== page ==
d5109 Washing oneself, unspecified1      
 d5102 Drying oneself  1    
 d5209 Caring for body parts, unspecified1      
 d5409 Dressing, unspecified1      
 d599 Self care, unspecified1      
 d629 Acquisition of goods and services, unspecified1      
 d6309 Preparing meals, unspecified1      
 d6409 Doing housework, unspecified1      
 d649 Household tasks other specified and unspecified1      
 d6509 Caring for household objects, unspecified1      
 d839 Education, other specified and unspecified1      
 d8459 Acquiring, keeping, and terminating a job, unspecified1      
 d859 Work and employment, other specified and unspecified1      
 d879 Economic life, other specified and unspecified1      
 d9109 Community life unspecified1      
 d9200 Play1      
 d9201 Sports1      
 d9202 Arts and culture1      
 d9203 Crafts1      
 d9204 Hobbies1      
 d9205 Socializing1      
 d9209 Recreation and leisure, unspecified2      
Not covered 5     

Table 1 shows the comparison of the items in the instruments using the ICF categories as a reference and ordered by component. The numbers in the table represent the frequencies with which the ICF categories were addressed in the different instruments. A higher number indicates that several items from a specific instrument were linked to the same ICF category. For example, the category b1643 cognitive flexibility was linked to the following 3 items in the AMPS: navigates, accommodates, and adjusts in the process skill group.

The areas covered by the occupation-based instruments differ importantly. Body functions are covered only in the AMPS and the SODA, whereas the SODA specifically covers b2801 pain in body part and the AMPS addresses a broader number of functions, including mental- and mobility-related functions. All the other instruments focus on the component activities and participation. Items from 4 of these instruments (JT-HF, MPUT, Button, and FDT) were linked to categories from Chapter 5, mobility. Button and MPUT were linked to 1 single ICF category. The JT-HF and the SODA cover a broader spectrum in Chapter 5, mobility. Especially, the categories d440 fine hand use and d445 hand and arm use are addressed.

The COPM covers a large spectrum in Chapters 5 (self care), 6 (domestic life), 8 (major life areas that includes education, work and employment, and economic life) and 9 (community and social and civic life). For 21 items of the COPM, a performance perspective was differentiated; for 4 items, a capacity and performance perspective was attributed; all other items were found to have a capacity perspective (Table 1). The linking table of the COPM was included as an example for the linkage procedure (Table 2). The SODA covers a smaller spectrum than the COPM, but seems to be a usable complement for the COPM because it exclusively covers other categories than does the COPM. The SODA was linked to a larger spectrum of ICF categories than the JT-HF. Nevertheless, both instruments address concepts within Chapter 5, mobility.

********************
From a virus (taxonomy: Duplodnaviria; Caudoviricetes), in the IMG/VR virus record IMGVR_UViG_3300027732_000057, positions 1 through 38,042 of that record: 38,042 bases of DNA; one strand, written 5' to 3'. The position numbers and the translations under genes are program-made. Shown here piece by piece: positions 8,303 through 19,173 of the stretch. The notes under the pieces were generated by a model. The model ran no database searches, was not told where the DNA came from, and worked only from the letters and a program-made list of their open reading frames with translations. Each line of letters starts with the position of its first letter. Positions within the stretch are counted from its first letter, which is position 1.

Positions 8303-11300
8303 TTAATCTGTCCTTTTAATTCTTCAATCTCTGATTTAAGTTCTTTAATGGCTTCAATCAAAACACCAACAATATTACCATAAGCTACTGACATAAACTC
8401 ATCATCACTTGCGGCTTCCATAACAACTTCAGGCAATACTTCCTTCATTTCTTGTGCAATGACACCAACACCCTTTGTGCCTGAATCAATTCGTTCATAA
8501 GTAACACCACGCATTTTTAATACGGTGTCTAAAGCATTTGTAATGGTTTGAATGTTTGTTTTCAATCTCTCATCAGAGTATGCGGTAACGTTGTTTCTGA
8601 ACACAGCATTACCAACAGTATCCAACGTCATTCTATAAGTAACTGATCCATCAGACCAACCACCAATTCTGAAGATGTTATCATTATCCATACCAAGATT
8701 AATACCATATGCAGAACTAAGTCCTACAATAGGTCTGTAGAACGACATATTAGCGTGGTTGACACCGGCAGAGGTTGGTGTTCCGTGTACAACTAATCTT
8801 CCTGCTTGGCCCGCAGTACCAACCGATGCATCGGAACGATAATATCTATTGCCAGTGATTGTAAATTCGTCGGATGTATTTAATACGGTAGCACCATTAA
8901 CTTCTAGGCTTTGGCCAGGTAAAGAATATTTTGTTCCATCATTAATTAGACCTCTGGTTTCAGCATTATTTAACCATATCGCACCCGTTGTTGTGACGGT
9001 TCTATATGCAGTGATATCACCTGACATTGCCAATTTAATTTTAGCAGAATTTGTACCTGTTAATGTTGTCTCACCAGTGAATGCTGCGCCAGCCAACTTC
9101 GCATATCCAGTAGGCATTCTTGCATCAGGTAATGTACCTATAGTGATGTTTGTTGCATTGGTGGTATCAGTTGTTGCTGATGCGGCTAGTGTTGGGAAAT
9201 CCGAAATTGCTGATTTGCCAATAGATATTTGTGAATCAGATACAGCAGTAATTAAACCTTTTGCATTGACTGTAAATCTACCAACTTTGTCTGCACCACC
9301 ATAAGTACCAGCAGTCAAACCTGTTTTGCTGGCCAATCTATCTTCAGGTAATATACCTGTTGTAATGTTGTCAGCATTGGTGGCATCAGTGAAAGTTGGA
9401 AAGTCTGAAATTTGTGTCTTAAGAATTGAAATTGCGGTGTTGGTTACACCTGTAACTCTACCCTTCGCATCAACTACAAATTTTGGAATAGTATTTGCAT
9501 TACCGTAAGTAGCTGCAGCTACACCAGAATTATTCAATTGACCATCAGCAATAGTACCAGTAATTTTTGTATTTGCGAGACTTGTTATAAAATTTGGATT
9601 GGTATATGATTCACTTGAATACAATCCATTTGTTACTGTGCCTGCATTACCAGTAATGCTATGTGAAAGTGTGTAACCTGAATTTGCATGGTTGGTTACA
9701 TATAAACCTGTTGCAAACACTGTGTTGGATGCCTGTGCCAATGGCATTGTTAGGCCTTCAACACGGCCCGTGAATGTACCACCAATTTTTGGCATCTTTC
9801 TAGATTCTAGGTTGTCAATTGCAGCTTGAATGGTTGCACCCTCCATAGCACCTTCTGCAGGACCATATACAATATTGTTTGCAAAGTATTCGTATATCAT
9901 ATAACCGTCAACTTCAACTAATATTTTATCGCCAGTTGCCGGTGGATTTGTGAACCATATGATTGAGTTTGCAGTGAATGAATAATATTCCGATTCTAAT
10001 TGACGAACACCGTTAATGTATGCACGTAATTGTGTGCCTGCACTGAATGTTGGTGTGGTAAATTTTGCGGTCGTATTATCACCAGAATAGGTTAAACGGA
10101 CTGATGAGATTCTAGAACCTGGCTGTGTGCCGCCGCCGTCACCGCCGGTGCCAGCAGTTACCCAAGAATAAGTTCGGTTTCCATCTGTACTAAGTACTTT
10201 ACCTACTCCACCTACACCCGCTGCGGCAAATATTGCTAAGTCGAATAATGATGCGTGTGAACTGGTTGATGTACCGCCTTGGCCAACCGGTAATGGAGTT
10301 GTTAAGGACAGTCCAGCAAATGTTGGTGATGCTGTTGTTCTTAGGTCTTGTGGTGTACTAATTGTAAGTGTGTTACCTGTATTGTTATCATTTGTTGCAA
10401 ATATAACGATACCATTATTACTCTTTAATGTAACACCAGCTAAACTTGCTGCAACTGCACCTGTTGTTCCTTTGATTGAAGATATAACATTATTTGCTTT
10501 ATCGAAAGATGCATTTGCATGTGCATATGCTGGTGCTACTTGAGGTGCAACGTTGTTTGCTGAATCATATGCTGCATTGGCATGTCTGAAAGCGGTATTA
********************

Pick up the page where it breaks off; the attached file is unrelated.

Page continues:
Table 2. Canadian Occupational Performance Measure (COPM)*
COPM itemICF categoryC and P
  • *

    ICF = International Classification of Functioning, Disability and Health; C = capacity; P = performance.

Step 1A: self care  
 Personal care (e.g., dressing, bathing, feeding, hygiene)d599 Self care, unspecifiedC, P
 d5409 Dressing, unspecifiedC, P
 d5109 Washing oneself, unspecifiedC, P
 d5209 Caring for body parts, unspecifiedC, P
 Functional mobility (e.g., transfers, indoor, outdoor)d499 Mobility, unspecifiedP
 d4209 Transferring oneself, unspecifiedP
 Community management (e.g., transportation, shopping, finances)d629 Acquisition of goods and services, unspecifiedP
d4709 Using transportation, unspecifiedP
 d879 Economic life, other specified and unspecifiedP
Step 1B: productivity  
 Paid/unpaid work (e.g., finding/keeping a job volunteering)d8459 Acquiring, keeping, and terminating a job, unspecifiedP
P
 d895 Work and employment, other specified and unspecifiedP
P
 Household management (e.g., cleaning, laundry, cooking)d6309 Preparing meals, unspecifiedP
d6409 Doing housework, unspecifiedP
 d649 Household tasks, other specified and unspecifiedP
 d6509 Caring for household objects, unspecifiedP
 Play/school (e.g., play skills, homework)d9200 PlayP
 d839 Education, other specified and unspecifiedP
Step 1C: leisure  
 Quiet recreation (e.g., hobbies, crafts, reading)d9209 Recreation and leisure, unspecifiedP
 d9204 HobbiesP
 d9203 CraftsP
 Active recreation (e.g., sports, outings, travel)d9209 Recreation and leisure, unspecifiedP